Sandro Botticelli
Sandro Botticelli's Oil Paintings
Sandro Botticelli Museum
c. 1445 – May 17, 1510. Italian painter.

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Sandro Botticelli
Virgin and Child Enthroned between Saint John the Baptist and Saint John the Evangelist

ID: 10010

Sandro Botticelli Virgin and Child Enthroned between Saint John the Baptist and Saint John the Evangelist
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Sandro Botticelli Virgin and Child Enthroned between Saint John the Baptist and Saint John the Evangelist


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Sandro Botticelli

Italian Early Renaissance Painter, 1445-1510 Italian painter and draughtsman. In his lifetime he was one of the most esteemed painters in Italy, enjoying the patronage of the leading families of Florence, in particular the Medici and their banking clients. He was summoned to take part in the decoration of the Sistine Chapel in Rome, was highly commended by diplomatic agents to Ludovico Sforza in Milan and Isabella d Este in Mantua and also received enthusiastic praise from the famous mathematician Luca Pacioli and the humanist poet Ugolino Verino. By the time of his death, however, Botticelli s reputation was already waning. He was overshadowed first by the advent of what Vasari called the maniera devota, a new style by Perugino, Francesco Francia and the young Raphael, whose new and humanly affective sentiment, infused atmospheric effects and sweet colourism took Italy by storm; he was then eclipsed with the establishment immediately afterwards of the High Renaissance style, which Vasari called the modern manner, in the paintings of Michelangelo and the mature works of Raphael in the Vatican. From that time his name virtually disappeared until the reassessment of his reputation that gathered momentum in the 1890s   Related Paintings of Sandro Botticelli :. | Personage wearing a green mantle third in the group on the left | Nobilo St. Maas three miracles | Stories of Lucretia (mk36) | Transfiguration,wtih St jerome and St Augustine (mk36) | Novella di Nastagio degli Onesti (mk36) |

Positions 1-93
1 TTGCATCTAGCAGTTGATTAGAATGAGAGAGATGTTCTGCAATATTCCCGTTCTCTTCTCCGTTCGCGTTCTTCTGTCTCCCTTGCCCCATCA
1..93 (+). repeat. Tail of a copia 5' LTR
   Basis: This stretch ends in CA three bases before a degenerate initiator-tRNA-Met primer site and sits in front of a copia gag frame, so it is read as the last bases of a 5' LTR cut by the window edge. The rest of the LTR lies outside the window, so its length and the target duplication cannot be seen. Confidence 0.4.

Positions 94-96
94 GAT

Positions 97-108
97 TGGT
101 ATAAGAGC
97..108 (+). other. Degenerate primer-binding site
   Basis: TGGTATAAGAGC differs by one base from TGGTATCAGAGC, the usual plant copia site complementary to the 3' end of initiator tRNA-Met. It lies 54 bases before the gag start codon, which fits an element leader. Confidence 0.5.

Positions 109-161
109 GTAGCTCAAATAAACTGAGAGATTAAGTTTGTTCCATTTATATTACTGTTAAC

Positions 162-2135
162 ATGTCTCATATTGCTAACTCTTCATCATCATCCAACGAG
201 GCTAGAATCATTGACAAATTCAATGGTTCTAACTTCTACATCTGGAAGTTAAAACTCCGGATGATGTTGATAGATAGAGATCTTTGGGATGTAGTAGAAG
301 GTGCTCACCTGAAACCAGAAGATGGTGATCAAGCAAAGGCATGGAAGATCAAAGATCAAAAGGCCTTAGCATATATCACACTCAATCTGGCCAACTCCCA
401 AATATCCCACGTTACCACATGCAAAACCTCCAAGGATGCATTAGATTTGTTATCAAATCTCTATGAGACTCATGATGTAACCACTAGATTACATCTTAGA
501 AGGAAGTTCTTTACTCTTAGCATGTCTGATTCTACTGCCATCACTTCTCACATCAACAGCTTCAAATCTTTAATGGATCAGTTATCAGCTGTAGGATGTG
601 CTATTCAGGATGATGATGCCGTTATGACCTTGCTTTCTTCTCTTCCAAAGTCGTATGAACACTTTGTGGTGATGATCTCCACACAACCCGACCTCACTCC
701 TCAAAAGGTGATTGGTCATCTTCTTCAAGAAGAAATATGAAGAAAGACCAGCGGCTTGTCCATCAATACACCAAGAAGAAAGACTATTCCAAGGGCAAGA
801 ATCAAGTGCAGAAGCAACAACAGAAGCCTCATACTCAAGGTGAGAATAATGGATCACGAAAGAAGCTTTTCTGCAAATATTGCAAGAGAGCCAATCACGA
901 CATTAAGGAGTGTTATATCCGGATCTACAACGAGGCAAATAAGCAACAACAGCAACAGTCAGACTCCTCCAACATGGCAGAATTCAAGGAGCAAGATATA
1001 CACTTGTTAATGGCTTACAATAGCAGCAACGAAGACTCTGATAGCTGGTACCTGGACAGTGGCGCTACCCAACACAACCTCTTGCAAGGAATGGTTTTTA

Related Artists:
CORTE, Gabriel de la.
Spanish painter b. 1648, Madrid, d. 1694, Madrid
William Morris Davis
February 12, 1850 - February 5, 1934,Davis, who was born in Philadelphia, Pennsylvania, was educated at Harvard. He returned to teach there in 1877 after a period as a meteorologist in Argentina and as an assistant with the North Pacific Survey. He became professor of physical geography in 1890 and of geology in 1898. Davis is acknowledged as the founder of geomorphology, the study of landforms. In his The Rivers and Valleys of Pennsylvania (1889) he first introduced what later became known as the Davisian systems of landscape analysis. His aim was to provide an explanatory description of how landforms change in an ideal situation and his most important contribution to this was his introduction of the cycle of erosion into geographical thought. He proposed a complete cycle of youth, maturity, and old age to describe the evolution of a landscape. In youth rivers occupy steep V-shaped valleys while in old age the valleys are broad. The end product would be a flat featureless plain he called a epeneplaine. This was an ideal cycle but in practice the cycle would invariably be interrupted by Earth movements. It was, nevertheless, strongly attacked by German geographers who objected to it on the grounds that it neglected such vital factors as weathering and climate in transforming the landscape. They also believed him to be undermining their argument that landforms could only be discovered by local fieldwork and the production of regional monographs. Davis also produced an influential work,
Ulrika Pasch
(10 July 1735 - 2 April 1796), also known as Ulla Pasch, was a Swedish painter and miniaturist. She was one of few female artists known in Scandinavia before the 19th century. She was a member of the Royal Swedish Academy of Arts (1773). Ulrika Pasch was born in an artistic family, daughter of the painter Lorens Pasch the Elder, and sister of the future painter Lorens Pasch the Younger. Her uncle, Johan Pasch, was also a painter. In the 1750s, when her brother was studying art abroad, her father's career declined severely, and Ulrika was forced to become a housekeeper in the home of her maternal aunt's widower. Her uncle however allowed her to spend a lot of time developing her artistic talent, and from 1756, she had become a professional portrait painter and was able to support her father and her sister in this way. After her father's death, she lived with her sister and set up her own studio. When her brother returned to Sweden in 1766, she had been a professional artist for ten years and her clientele had moved from the middle class to the upper classes and the aristocracy. Ulrika Pasch and her brother then worked together as professional artists, shared their studio and guided each other in their work; their collaboration was one of mutual respect and harmony, and she is known to have helped him painting the textiles and costumes, a work he found tiring. Their baby-sister Helena Sofia (1744-96) took care of their household; she is described as somewhat talented in art as well, but she spent her life as her siblings "dutiful" house-keeper, and is said to have been deeply devoted to especially Ulrika.






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